There are various answers to this, some of which were canvassed in comments. Eg its just a stick to beat the ALP with. Another good insight was the general difficulty conservatives seem to have with the concept of being part of an environment, not lords over it. Someone then pointed to an article on the ABC's Unleashed website which gets closer to the truth: everything is a moral issue to a conservative which in this case short-circuits any further thought, in essence its a worldview in conflict with reality. It's an almost Buddhist point of view, recognizing that your invented self affects your immediate reaction to reality before your conscious control of your thoughts and emotions.
But let's posit the AST angle here. AST isn't specifically concerned with Judeo-Christian morality (it wouldn't be a balanced theory if it was. Authoritarianism is a cross-cultural disease as well as cross-political philosophy), but we have to recognize that the bulk of deniers are older, white, conservative and generally self-identifying Christians. The prime directive of every authoritarian is "it is (or is not) written." It is not written in the Authoritarian bible to give authority outside the tribe, and the Authoritarian tribe is often anti-scientific. In general it doesn't matter what the scientific theory is, the bigger the potential pain, the less likely the authoritarian is going to accept it. And they're going to refuse to accept it even if the worst predictions are coming true around their ears, that's an authoritarian hallmark. You only have see the example of the Catholic Church, which takes centuries to wake up and smell the coffee; by the time they turn around even non-Catholics find it difficult to believe they've changed their minds.
Borrowing freely from the abovementioned posts, I posit the following Authoritarian anti-AGW schools of thought:
- Refusal to accept the methodology. This is more or less an attack on scientific method itself, because it is a competing authority: not a terribly original idea since it's been the last-ditch defense of flat-earthers and creationists for over a century. This I see as the core intellectual authoritarian argument vs AGW. Its cleverness is chiefly in exploiting the percieved weaknesses of authority in the scientific community: peer review, data integrity, and always, always language. It matters very much to authoritarians not just what is written but how. It's also a rigorously hypocritical stance: authoritarians care nothing for integrity or the respect of peers or any language that conflicts with their need to control and be controlled.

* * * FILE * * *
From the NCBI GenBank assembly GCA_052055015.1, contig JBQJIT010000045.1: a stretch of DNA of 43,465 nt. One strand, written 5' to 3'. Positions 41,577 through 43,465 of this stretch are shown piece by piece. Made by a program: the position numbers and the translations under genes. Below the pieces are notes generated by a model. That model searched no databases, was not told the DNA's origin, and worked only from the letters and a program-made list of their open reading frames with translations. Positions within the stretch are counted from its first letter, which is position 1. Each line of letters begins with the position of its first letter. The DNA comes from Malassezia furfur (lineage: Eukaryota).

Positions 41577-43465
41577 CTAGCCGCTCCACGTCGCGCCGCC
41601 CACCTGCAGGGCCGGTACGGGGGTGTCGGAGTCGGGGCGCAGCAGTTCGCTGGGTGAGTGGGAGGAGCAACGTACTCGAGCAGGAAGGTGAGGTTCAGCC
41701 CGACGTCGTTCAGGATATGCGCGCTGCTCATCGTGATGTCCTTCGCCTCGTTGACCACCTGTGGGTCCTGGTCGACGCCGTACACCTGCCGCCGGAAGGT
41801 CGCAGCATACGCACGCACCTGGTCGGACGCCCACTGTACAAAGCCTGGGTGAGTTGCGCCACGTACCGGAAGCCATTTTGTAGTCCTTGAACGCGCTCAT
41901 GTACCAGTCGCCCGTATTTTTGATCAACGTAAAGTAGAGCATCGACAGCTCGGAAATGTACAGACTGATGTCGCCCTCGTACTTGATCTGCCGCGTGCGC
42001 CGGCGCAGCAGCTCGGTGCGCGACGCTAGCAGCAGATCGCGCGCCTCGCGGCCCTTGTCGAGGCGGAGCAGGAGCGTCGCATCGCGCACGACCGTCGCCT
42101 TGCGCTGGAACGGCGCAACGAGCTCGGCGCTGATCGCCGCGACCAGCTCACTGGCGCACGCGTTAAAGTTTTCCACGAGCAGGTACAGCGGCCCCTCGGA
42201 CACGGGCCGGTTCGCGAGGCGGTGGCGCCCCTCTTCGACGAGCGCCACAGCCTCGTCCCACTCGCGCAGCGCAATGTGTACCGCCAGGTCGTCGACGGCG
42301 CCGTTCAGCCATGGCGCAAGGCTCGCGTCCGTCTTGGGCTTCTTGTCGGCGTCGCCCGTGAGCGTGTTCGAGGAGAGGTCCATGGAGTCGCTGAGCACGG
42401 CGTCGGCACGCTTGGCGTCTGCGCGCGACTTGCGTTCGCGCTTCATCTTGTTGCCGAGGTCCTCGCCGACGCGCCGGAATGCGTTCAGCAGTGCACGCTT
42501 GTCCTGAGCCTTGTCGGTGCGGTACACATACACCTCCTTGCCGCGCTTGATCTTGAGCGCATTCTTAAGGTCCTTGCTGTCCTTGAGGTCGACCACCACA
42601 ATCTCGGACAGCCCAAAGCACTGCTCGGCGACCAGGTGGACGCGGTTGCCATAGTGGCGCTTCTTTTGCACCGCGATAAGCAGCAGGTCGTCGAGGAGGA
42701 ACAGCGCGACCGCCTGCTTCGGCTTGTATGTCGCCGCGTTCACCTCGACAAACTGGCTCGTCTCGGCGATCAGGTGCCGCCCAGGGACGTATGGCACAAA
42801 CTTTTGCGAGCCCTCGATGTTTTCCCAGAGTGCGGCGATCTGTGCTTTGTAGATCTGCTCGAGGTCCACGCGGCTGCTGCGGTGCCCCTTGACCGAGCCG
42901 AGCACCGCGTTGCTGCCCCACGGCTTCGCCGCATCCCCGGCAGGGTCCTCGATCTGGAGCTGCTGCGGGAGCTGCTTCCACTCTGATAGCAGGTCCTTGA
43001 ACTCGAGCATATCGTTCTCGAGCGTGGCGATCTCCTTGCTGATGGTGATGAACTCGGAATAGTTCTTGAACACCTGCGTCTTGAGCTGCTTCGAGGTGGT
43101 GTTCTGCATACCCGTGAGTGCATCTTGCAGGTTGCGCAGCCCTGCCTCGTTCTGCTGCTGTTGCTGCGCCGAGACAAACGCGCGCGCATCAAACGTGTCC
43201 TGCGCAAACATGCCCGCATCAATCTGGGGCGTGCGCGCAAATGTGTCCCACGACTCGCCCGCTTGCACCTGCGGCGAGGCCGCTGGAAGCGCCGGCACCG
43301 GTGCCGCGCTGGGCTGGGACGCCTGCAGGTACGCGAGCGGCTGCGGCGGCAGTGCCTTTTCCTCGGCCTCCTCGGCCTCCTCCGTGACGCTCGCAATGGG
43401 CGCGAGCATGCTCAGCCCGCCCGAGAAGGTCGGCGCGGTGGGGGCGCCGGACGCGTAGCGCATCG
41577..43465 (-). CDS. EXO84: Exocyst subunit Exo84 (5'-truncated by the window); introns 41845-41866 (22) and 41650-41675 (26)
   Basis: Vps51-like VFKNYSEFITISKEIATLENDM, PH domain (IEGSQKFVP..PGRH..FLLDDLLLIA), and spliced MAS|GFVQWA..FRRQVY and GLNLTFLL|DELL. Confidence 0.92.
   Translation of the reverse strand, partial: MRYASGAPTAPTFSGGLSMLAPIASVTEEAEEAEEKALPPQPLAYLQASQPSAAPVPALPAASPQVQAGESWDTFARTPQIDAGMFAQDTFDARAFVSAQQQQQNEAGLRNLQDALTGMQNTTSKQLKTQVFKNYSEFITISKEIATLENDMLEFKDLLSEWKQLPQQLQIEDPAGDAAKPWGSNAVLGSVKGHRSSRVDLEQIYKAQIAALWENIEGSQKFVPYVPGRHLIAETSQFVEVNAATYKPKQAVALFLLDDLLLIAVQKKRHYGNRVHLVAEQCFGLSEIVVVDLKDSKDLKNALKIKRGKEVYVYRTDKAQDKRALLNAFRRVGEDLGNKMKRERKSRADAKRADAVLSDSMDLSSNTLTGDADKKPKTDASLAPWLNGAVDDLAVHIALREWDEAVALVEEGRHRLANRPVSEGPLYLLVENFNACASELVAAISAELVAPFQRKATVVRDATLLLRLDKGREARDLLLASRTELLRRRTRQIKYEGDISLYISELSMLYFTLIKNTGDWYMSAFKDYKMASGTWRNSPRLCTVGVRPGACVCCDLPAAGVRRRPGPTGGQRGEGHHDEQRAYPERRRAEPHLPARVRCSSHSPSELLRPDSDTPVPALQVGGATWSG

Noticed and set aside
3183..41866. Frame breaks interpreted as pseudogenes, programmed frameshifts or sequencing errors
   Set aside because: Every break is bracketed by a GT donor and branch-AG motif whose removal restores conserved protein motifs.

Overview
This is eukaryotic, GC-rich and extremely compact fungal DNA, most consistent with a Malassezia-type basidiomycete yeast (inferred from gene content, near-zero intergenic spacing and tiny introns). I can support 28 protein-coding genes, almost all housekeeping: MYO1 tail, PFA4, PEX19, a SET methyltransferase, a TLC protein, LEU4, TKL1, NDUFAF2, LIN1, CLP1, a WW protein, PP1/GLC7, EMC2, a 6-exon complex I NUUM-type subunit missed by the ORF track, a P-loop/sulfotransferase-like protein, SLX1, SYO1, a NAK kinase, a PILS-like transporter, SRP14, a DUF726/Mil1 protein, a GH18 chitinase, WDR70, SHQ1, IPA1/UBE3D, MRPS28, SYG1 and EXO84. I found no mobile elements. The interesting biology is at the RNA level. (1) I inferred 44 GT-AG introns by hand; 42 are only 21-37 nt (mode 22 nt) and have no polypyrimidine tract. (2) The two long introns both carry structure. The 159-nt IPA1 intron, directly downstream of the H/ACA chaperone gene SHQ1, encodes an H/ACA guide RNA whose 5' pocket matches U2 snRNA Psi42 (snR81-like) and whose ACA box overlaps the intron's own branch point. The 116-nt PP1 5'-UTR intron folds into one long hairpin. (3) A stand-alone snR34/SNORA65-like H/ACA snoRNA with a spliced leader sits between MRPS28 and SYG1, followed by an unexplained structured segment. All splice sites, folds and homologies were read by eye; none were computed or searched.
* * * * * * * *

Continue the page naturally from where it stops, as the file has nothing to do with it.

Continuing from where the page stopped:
- Refusal to accept the concept of man affecting his environment. This is a classic illogical authoritarian position. On the one hand, they'll trumpet man's ascendancy over the earth as given from God, on the other they'll claim how impossibly small and weedy we humans are and how big and practically infinite the earth's resources are instead. Obviously it can't be both. The whole "man is smaller than the earth" argument ironically borrows all sorts of Lifeboat Earth flimflam from popular cosmology, so take a lesson from that, the authoritarian will use
argument if it fills in the gaps. At the same time, the earth is there chiefly for whatever the hell we want, get out of the way. The most cogent argument in favour of AGW is simple long-term self-interest, but its not an argument to the taste of the economic authoritarians, who rather someone else's money be used to pay for it all. This is the basis of the typically pragmatic authoritarian argument against AGW. It's the most cynical use of conservative culture to feather one's nest in effect. The Protestant work ethic which began as a benign attempt to wed individual morality with the Industrial Revolution is thoroughly debased. These are the people who pay the sock puppets and astroturfers and all those dire Denier blogs.
- Survival of the fittest/law of the jungle/dark forces vs light. Where would we be without authoritarian paranoia? This is a related issue, the use of fear to control the flock by positing that its a bad place out there. Which God gave man to control. Which apparently he doesn't because Bad Stuff Happens. Given the self-sealing logic of this, authoritarian arguments against AGW ranges from personal politics to full-blown conspiracy theories about cabals of Satan-worshipping Greenies about to destroy civilization. Authoritarians would like you also to believe that this is a contest of ethics: it's nothing of the sort, that's a chimera of the authoritarian worldview. As evidenced from the conspiracy theories, their greatest fear is of being supplanted by a competing authority, not fake communism. But any fear will do if you need to marshall your non-thinking minions. I would typify this as the emotional authoritarian argument against AGW. These are the people who comment on those Denier blogs and try to infest the rest of the media.